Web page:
Disney’s Movie Rights Deal Makes Sense for Shareholders

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On July 2, entertainment conglomerate Walt Disney (NYSE: DIS) bought the movie distribution rights to four Marvel films from its rival, Viacom (NASDAQ: VIA)(NASDAQ: VIAB) subsidiary Paramount, for an undisclosed sum. Walt Disney’s ownership of motion picture distribution rights based on its own popular and iconic characters makes a great deal of sense for its shareholders.

Weak studio entertainment division

As you can see in the table below, Walt Disney’s studio entertainment segment resides in next to last place in terms of operating profit margins no thanks to high budget flops such as John Carter.

Disney-produced films have all fallen short of blockbuster glory in recent years. People don’t seem to gravitate toward them like the Pixar and Marvel films. For example, Marvel’s Avengers, considered one of the biggest hits of all time, grossed $1.5 billion. John Carter, by contrast, grossed only $282 million, exceeding its budget by a mere $32 million.

Another Disney film, Lone Ranger came under some negative criticism. It opened at less than half the level of Despicable Me 2 on its opening day.

<table> <thead> <tr><th> <p><strong>Walt Disney segment operating margins</strong></p> </th></tr> </thead> <tbody> <tr> <td> <p><strong>Walt Disney segments</strong></p> </td> <td> <p><strong>2013 (MRQ)</strong></p> </td> <td> <p><strong>2012 (2<sup>nd</sup> Qtr)</strong></p> </td> </tr> <tr> <td> <p>Media Networks</p> </td> <td> <p>38%</p> </td> <td> <p>37%</p> </td> </tr> <tr> <td> <p>Parks and Resorts</p> </td> <td> <p>12%</p> </td> <td> <p>8%</p> </td> </tr> <tr> <td> <p>Studio Entertainment</p> </td> <td> <p>9%</p> </td> <td> <p>-7%</p> </td> </tr> <tr> <td> <p>Consumer Products</p> </td> <td> <p>26%</p> </td> <td> <p>22%</p> </td> </tr> <tr> <td> <p>Interactive</p> </td> <td> <p>-28%</p> </td> <td> <p>-39%</p> </td> </tr> </tbody> </table>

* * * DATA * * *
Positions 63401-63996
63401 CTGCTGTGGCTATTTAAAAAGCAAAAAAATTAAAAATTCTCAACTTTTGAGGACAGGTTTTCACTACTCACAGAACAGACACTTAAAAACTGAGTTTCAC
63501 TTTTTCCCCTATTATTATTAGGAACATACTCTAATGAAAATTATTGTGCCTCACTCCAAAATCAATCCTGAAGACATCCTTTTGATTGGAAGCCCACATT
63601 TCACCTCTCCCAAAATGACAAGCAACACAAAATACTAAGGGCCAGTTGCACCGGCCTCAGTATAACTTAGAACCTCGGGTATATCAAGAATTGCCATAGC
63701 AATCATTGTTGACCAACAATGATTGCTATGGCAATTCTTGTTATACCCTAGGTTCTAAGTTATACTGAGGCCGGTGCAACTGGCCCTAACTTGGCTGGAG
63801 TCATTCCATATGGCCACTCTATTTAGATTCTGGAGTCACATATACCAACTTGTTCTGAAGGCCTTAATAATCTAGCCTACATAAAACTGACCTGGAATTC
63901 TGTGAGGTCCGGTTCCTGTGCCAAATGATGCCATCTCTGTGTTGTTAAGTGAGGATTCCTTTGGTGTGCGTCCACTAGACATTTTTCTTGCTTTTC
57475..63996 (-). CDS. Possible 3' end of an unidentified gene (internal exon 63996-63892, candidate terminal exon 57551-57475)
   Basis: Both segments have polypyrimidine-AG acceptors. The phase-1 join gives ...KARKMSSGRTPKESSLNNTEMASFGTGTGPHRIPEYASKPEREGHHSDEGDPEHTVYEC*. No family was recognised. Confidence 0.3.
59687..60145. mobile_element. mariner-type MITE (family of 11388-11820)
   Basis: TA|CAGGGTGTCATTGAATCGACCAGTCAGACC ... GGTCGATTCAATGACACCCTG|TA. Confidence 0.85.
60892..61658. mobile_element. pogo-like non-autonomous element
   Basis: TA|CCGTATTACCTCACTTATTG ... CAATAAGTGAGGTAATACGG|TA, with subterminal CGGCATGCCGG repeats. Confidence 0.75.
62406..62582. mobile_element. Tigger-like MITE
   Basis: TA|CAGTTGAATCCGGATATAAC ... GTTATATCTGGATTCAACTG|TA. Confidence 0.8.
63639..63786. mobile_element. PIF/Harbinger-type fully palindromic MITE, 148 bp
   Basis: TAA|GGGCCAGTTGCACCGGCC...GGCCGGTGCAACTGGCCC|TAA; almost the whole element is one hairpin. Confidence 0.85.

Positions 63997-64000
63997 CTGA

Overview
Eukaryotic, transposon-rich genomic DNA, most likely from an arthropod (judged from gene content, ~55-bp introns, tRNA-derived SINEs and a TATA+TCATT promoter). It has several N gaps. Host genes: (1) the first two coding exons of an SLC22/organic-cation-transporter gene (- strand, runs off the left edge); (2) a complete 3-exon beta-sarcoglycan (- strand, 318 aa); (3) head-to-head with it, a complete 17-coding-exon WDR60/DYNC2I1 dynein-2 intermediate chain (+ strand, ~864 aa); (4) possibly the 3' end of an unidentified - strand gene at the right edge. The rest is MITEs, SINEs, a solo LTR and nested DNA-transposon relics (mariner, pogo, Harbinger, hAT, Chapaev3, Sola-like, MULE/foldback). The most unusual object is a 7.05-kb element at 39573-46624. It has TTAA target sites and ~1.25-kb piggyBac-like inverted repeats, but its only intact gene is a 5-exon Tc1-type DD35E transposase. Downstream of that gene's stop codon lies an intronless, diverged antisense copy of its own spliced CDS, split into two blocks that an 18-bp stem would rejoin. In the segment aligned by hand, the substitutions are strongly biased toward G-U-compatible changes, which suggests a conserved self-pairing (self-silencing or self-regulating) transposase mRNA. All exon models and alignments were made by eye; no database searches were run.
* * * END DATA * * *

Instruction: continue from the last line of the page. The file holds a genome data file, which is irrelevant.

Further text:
Source: Walt Disney’s latest earnings announcement.

Why give revenue to the competition?

The reason that Disney’s studio entertainment division languishes despite the large Marvel based blockbuster hits lies in the fact that other studios own the distribution rights to Marvel films. This represents a legacy inherited by Disney when it bought Marvel in 2010.

For instance, Thor grossed $449 million, tripling its budget of $150 million. Since Viacom’s subsidiary Paramount owned the distribution rights, its shareholders reaped the benefits. Thor helped Viacom post a 58% increase in its theatrical revenue during 2011. That same year, Disney posted a 5% decline in its studio entertainment revenue.

Electronics and entertainment conglomerate Sony (NYSE: SNE) owns the distribution rights to The Amazing Spider-Man and, until 2012, it also owned the merchandising rights. This cut Disney out of two revenue streams based on its own property. Disney did purchase the merchandising rights to this film. Moreover, Spider-Man contributed to a 4% revenue increase in Sony’s motion picture division during FY 2013.

What’s in it for Disney shareholders?

Owning distribution rights to its properties gives Disney the ability to reap the benefit from box office receipts, DVD sales, advertising revenue, etc. Disney realizes the commercial appeal of its Marvel brands and rightly wants a greater piece of the action.

On that note, Disney retains full distribution rights to any future Star Wars films meaning shareholders will reap the benefit of any potential box office revenue gushers. This strategy should help boost the strength, or at the very least minimize the weakness, of Disney’s studio entertainment division.

Conclusion

On the whole, Disney’s desire to own the distribution rights to movies based on popular and iconic brands such as Marvel and Star Wars makes sense for its shareholders. This allows increased Disney participation in the success of its properties, giving its ailing studios division a much needed shot in the arm.

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William Bias owns shares of Walt Disney. The Motley Fool recommends Walt Disney. The Motley Fool owns shares of Walt Disney. Try any of our Foolish newsletter services free for 30 days. We Fools may not all hold the same opinions, but we all believe that considering a diverse range of insights makes us better investors. The Motley Fool has a disclosure policy. Is this post wrong? Click here. Think you can do better? Join us and write your own!

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